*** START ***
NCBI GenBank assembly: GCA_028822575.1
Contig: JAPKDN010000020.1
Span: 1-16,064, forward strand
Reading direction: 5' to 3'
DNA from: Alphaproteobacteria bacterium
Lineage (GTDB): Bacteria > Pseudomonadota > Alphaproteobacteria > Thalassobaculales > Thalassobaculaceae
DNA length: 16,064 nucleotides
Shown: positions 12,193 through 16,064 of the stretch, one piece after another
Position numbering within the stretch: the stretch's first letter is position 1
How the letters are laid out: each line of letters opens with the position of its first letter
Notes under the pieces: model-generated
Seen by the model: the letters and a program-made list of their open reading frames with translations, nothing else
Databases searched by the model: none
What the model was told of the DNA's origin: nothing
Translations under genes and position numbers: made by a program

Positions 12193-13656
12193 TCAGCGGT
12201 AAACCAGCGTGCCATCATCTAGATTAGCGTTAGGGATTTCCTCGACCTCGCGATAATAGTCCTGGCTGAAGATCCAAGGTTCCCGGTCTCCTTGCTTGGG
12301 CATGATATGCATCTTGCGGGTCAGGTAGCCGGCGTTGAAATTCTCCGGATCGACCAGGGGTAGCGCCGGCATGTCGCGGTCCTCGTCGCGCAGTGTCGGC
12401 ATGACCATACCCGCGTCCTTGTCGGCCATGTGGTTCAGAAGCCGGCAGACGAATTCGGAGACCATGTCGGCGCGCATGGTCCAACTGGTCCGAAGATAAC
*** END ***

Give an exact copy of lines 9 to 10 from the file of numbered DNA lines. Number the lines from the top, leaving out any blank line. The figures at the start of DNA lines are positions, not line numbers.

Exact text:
Position numbering within the stretch: the stretch's first letter is position 1
How the letters are laid out: each line of letters opens with the position of its first letter